The purpose of the proposed marriage referendum is to redefine marriage so that it would no longer mean the unique ‘mother-father-child’ relationship (marriage was actually the word used to describe this relationship with its particular and unique characteristics) and instead would mean only a committed sexual relationship between two adults.
If referendum passes, there will only be one way of looking at ‘marriage’ and that is a way that radically redefines the very essence of marriage as it has been understood from the earliest times: it will no longer be the word we use to refer to that ‘mother father with a unique connection to having and bringing up children’ relationship that has universally been recognised as immensely valuable, even essential to society. In fact that relationship would no longer exist anywhere in Irish law – it doesn’t exist in the law of any country that has redefined marriage in this way. This is what the referendum is about – this is the change we’re being asked to decide on.
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One of the things I find most attractive about the Catholic faith is its ‘reasonableness’ – it makes sense. When the blueprint it offers is genuinely followed, it does indeed bring us to be the best we can be – as individuals and as a society. So I get really frustrated when Catholic principles are presented in the media as a set of almost arbitrary rules and regulation that don’t make any sense unless you’ve been brain-washed and certainly don’t connect with the real world. (Hence this blog – it’s a kind of therapy really!)
I’m the first to accuse media of bias and of not giving Catholic speakers a fair run – so credit where credit is due: Pat Kenny has just hosted a very cordial interview with Professor Robert George of Princeton University. Professor George outlined a rational and well thought out rationale for why he is not in favour of embryonic stem cell research; he also argues that the same-sex marriage debate should properly be seen as a debate on sexual morality and not on basic rights. Again he argues his case in a way that makes sense and recognises real world problems.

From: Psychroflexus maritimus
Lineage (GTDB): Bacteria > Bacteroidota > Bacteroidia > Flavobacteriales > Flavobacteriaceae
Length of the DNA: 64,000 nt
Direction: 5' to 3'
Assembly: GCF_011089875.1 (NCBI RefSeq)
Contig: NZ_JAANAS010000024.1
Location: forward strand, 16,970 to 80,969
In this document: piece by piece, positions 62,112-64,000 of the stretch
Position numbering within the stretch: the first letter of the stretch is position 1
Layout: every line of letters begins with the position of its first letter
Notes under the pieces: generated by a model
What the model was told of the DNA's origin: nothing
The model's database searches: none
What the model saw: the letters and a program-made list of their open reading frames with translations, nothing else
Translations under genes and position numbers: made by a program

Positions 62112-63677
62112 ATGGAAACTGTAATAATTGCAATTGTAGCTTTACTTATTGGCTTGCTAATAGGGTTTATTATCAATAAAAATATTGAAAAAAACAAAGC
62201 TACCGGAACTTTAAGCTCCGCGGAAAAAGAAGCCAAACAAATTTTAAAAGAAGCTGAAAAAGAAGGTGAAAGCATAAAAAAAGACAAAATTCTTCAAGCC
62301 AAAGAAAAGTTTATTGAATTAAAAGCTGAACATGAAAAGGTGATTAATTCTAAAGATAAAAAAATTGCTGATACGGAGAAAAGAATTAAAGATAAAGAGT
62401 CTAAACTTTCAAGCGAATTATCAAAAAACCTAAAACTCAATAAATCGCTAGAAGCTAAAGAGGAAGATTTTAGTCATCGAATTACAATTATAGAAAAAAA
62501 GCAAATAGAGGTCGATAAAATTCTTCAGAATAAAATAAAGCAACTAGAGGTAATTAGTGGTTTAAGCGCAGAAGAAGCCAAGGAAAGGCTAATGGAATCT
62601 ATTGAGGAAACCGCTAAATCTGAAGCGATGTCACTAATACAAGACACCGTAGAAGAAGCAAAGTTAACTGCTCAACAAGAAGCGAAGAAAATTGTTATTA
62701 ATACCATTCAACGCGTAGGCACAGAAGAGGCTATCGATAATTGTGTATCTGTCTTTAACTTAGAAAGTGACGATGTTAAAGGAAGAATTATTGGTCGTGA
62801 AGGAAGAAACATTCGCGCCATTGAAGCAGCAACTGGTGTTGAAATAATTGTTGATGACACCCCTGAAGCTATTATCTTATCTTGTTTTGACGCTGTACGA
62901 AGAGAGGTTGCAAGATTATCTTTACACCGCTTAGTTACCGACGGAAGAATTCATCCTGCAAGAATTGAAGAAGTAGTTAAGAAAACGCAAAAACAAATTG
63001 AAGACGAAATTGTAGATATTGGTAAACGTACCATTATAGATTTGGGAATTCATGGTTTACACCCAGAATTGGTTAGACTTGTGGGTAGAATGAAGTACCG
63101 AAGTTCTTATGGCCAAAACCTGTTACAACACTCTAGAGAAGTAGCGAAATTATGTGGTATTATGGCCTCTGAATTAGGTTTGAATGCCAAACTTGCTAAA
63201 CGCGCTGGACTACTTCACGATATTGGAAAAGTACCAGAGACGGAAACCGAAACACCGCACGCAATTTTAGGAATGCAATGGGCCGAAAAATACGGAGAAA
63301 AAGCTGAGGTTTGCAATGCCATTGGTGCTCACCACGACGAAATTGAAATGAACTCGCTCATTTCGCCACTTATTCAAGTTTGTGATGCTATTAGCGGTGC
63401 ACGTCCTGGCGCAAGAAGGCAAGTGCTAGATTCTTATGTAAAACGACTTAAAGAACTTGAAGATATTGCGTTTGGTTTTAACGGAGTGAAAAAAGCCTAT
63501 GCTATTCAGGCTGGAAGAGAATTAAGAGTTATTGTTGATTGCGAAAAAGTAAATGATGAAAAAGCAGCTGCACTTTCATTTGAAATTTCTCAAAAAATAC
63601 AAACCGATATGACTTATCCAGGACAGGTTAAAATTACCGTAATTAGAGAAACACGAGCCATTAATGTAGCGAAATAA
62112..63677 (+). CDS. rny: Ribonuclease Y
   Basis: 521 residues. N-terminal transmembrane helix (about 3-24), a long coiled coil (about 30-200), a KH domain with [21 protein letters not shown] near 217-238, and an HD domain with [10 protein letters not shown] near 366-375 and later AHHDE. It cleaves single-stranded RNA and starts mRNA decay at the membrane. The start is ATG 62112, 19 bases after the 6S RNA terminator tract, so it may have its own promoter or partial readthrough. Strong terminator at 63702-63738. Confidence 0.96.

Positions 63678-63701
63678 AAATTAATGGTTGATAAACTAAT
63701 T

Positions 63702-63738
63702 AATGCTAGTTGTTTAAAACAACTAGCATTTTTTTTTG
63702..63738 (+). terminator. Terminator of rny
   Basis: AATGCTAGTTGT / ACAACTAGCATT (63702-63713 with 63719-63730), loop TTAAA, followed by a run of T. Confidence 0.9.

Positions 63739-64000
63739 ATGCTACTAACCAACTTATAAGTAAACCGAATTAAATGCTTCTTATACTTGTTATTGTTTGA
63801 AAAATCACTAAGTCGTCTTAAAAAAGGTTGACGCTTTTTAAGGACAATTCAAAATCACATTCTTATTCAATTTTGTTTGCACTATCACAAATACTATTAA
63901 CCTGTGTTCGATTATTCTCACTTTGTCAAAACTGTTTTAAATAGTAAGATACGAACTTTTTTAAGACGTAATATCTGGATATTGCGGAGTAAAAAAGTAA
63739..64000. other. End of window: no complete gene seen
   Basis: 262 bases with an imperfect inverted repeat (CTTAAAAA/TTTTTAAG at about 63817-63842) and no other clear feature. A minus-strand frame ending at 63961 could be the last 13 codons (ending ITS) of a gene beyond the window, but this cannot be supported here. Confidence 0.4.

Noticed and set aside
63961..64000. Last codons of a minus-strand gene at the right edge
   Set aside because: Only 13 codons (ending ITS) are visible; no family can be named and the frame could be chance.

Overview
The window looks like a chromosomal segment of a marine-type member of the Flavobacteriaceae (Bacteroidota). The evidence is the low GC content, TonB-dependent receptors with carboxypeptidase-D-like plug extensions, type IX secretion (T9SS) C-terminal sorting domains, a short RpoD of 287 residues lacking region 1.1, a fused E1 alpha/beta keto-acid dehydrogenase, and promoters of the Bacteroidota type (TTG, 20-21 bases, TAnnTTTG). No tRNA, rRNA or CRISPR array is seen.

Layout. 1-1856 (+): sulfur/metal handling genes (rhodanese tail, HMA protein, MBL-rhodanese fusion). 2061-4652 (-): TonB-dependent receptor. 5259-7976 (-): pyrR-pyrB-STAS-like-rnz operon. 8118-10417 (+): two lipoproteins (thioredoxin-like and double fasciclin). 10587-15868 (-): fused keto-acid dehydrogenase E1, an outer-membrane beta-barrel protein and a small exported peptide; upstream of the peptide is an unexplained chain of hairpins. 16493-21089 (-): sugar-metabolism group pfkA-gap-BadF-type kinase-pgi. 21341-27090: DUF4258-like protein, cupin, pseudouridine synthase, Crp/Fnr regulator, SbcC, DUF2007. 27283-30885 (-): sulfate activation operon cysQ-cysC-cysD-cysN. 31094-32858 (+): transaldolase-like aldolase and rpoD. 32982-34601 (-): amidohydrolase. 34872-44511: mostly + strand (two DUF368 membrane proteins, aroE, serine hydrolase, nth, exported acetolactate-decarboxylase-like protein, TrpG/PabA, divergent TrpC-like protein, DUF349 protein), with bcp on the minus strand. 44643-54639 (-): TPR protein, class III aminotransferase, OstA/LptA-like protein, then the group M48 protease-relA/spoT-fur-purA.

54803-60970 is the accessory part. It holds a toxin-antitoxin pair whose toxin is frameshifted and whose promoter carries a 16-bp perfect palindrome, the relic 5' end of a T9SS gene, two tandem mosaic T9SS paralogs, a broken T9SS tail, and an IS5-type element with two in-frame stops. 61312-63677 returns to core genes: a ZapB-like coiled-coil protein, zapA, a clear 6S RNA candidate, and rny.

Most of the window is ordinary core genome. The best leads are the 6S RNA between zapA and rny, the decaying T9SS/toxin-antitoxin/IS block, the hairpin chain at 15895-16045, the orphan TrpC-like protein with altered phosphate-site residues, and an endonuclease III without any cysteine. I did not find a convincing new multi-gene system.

If we really believe that there is only one Truth – then what we believe should ‘work’ in the real world. There should be no mismatch between what we believe and our real experience as people living here and now in this society. (Challenge, yes – but not a disconnect)
If there appears to a mismatch then maybe we need to see if we really understand our faith – or the argument against it. If you can’t get to the Davenport Hotel in Dublin this evening to hear Professor George, have a listen to his interview with Pat.
(If you’re reading this before 12 noon on Fri 5th March, today’s programme won’t be up yet. If you’re reading more than a week from 5th Mar, the programme is likely to be gone – so don’t delay 😀 )
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Posted in Finance, Marriage on January 27, 2010|
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The “Joe Duffy Show” on RTE Radio 1 is discussing charges requested by a Dublin parish for the use of the Church building for weddings. Up to last year the cost was €700 for non-parishioners and about half that for parishioners. This didn’t include donations to the priest or sacristan. (In view of the changed economic circumstances the Parish Finance committee has now reduced this to €400 and, I think, €250 for parishioners and non-parishioners respectively.)
The Parish Priest has been ‘talking to Joe’ and trying to explain and even defend those charges, and some callers have rightly said that, after all, the focus for a Catholic Marriage is what happens in the Church – the administration of the Sacrament.
I don’t think a charge of €700 just for the use of the Church can be justified. Of course a donation is to be expected and of course the focus should be on the Church part – but the amount of the fee should be set in accordance with justice and fairness, and not according to the economic environment. A huge fee is hardly a good way to encourage respect for the Sacrament!
Now that it’s dead and buried we can all see that the Celtic Tiger era was characterised by a certain madness when it came to costs, and no Parish Priest should be using that as a good reason for this excessive charge. Maybe Fr David should have apologised for the previous charge rather than trying to defend it – in a way that dosn’t cause civil war with his Finance Committee – we’re all human after all!
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